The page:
None of the current full time drivers in the IZOD IndyCar Series have ever competed in an open wheel car at the unique Pocono Raceway tri-oval before - and some of them weren't even born the last time that IndyCars took to the race track in August 1989.

Marco Andretti was just two and a half years old at the time when his grandfather, father and cousin all competed in the Quaker State 500, so the media had to turn to the older generation to get some thoughts on the 2.5-mile 'Tricky Triangle' which has been a fixture on the NASCAR calendar for stock cars in the meantime.

"The facility is fabulous and was my favourite superspeedway to drive on," said Mario Andretti. "This track is different from any other superspeedway we run because of the very different radius of every corner and also different banking. It's what I really enjoyed about this place.

"We've been waiting for this moment and we belong here," the motor sports icon added. "This place was built for IndyCars!"

His grandson Marco got his first opportunity to try out Pocono for himself on Wednesday, when he joined Dario Franchitti, Simon Pagenaud and Will Power out on track for a one day Firestone tyre test. It didn't take long for the quartet to show how the sport had advanced in the intervening years.

The previous lap record for an open wheel car had been Emerson Fittipaldi's 211.715mph in 1989; but the cars were soon exceeding 215mph on Wednesday despite having to find their way on tyres and aerodynamic settings fine-tuned for different race tracks such as Indianapolis and Auto Club Speedway, Fontana.

"It's like Nazareth on steroids!" was Marco's opinion. "It was kind of like a higher-speed short oval ... It was about finding the limit in turn 3, getting a feel for the banking. It will be interesting trying to find the balance between turn 1 and 3."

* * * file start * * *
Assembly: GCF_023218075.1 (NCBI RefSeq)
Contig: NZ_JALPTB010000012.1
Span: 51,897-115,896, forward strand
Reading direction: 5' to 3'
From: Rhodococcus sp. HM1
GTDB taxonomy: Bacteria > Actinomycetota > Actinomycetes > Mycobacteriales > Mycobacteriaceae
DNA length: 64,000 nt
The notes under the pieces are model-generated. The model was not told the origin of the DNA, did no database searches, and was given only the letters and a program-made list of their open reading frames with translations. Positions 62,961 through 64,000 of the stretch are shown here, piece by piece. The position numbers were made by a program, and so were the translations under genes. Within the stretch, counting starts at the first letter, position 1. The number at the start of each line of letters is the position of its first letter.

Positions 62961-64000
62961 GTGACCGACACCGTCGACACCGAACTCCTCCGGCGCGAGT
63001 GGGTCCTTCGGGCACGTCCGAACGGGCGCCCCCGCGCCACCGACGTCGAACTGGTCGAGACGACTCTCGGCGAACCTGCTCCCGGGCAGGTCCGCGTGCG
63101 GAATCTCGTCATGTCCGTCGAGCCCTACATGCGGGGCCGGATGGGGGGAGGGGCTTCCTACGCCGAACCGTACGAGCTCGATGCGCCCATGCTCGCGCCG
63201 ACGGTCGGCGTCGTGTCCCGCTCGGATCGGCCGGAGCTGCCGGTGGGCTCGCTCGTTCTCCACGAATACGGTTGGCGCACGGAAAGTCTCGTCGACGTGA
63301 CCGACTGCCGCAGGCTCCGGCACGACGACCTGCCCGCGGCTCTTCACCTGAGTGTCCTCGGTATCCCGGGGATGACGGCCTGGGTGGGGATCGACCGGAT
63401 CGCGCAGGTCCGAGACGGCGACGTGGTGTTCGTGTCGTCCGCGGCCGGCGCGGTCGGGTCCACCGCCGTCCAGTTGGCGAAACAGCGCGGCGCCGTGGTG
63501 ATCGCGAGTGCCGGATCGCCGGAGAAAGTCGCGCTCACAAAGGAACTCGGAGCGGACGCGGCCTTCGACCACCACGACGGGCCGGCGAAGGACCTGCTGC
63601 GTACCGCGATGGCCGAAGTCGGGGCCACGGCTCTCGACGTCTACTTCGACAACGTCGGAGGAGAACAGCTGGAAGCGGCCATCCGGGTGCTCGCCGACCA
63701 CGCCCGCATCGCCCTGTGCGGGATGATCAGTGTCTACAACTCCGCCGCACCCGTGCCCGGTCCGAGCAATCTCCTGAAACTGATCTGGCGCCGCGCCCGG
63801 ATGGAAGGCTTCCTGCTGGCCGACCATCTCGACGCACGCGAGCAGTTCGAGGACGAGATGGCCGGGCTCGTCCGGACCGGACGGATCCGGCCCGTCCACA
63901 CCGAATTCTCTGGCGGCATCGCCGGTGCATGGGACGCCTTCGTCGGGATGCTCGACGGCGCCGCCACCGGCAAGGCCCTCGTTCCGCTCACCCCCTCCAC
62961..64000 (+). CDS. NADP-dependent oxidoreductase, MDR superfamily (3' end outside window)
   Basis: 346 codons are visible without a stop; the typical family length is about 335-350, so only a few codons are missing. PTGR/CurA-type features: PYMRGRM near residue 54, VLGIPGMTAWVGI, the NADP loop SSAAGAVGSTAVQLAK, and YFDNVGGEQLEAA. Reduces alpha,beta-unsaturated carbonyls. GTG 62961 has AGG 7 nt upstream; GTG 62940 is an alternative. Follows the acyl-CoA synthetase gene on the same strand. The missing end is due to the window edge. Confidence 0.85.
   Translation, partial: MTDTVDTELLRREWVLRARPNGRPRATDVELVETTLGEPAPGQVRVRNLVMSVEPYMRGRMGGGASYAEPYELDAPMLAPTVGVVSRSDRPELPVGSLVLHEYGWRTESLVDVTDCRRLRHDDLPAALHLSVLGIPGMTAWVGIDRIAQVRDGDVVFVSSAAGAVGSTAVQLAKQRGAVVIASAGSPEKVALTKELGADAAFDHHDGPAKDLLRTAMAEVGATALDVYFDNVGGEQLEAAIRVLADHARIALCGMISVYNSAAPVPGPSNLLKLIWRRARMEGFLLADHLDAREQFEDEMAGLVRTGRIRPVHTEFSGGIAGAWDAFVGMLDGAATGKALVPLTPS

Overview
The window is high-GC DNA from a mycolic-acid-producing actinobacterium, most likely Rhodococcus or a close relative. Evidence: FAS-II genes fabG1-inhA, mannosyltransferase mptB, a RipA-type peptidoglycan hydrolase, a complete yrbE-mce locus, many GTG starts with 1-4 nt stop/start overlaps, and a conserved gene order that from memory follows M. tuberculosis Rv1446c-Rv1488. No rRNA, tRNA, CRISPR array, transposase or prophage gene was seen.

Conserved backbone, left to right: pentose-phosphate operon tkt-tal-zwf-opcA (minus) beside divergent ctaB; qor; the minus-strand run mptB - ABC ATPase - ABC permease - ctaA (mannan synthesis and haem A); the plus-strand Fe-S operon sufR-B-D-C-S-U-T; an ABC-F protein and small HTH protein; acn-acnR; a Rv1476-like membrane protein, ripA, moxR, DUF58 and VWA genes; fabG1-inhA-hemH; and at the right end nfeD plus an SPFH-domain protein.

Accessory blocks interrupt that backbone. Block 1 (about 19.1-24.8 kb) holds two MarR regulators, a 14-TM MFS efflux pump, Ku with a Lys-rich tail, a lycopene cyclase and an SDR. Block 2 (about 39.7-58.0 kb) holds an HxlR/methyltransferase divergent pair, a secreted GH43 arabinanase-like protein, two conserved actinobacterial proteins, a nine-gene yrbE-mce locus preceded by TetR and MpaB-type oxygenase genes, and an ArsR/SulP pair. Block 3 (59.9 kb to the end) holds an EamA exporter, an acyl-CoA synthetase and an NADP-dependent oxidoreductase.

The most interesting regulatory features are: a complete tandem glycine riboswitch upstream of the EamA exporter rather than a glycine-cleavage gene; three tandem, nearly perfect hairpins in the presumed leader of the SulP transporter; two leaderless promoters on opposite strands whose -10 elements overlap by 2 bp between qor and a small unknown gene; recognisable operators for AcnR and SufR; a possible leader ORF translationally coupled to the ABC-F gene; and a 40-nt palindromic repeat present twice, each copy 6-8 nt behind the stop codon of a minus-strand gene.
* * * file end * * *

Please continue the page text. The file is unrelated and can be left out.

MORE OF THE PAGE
Pocono features a 3,740-foot front straight that rivals that of Indianapolis Motor Speedway, with banking of 14, eight and six degrees at the three turns.

"There's always compromise, especially at a track with three such different corners," said Ganassi driver Dario Franchitti. "There's the big banking in turn 1, almost flat tracking in turn 3 and the tunnel turn. You're always going to be better at one corner than another. The trick is to figure out which one you can give away the most in order to still be competitive."

Franchitti is the exception to the rule in having driven at Pocono in the recent past, albeit in a stock car when he was competing in the NASCAR Sprint Cup championship at speeds some 35mph slower than he was immediately achieving this week.

"It certainly got my attention," he said of his first run of the day. "I got to turn 1 a lot quicker in an IndyCar than a Cup car - and I went through there flat out!" he said, revealing that his top time this week had peaked at around 217mph. By comparison, the NASCAR Cup lap record for Pocono - set last year by Joey Logano - was 179.598mph.

"The difference from being here in 2008 is remarkable. This was a bumpy old place before. Now it's very, very smooth. There has obviously been a great deal of investment in the track," he continued, complimenting the new safety features and SAFER barriers that had made IndyCar racing at the 44-year-old track feasible again. "All those investments have been made. I said at the time to run an IndyCar around here would be a blast, and it is. It's going to be a very good race."

"It was fun and bloody hell it was fast," was Penske driver Will Power's summary. "You are wide open and [expletive] quick in those corners ... It's a great layout, very smooth and safe, and I liked it.

"I love the fact all three turns are different," he added. "Turn 1 was the trickiest, turn 2 was easy flat and so was turn 3 - I'd like to see us lifting in turn 3 to help create more racing."

The IndyCar Series' official return to Pocono Raceway takes place on July 7 as the 11th round of the 19-race 2013 season. The race also forms the second round of a three-race 'mini-championship' sponsored by Fuzzy's Ultra Premium Vodka, which will pay out a special $1million bonus to any driver who can claim the Triple Crown of Indianapolis, Pocono and Fontana.

The prize harks back to previous Triple Crowns in the 1970s and 1980s, with Indianapolis and Pocono stalwarts throughout and joined by Ontario (California) Speedway from 1971-1980 and by Michigan International Speedway from 1981-1989. The only driver to win that Triple Crown was Al Unser in 1978.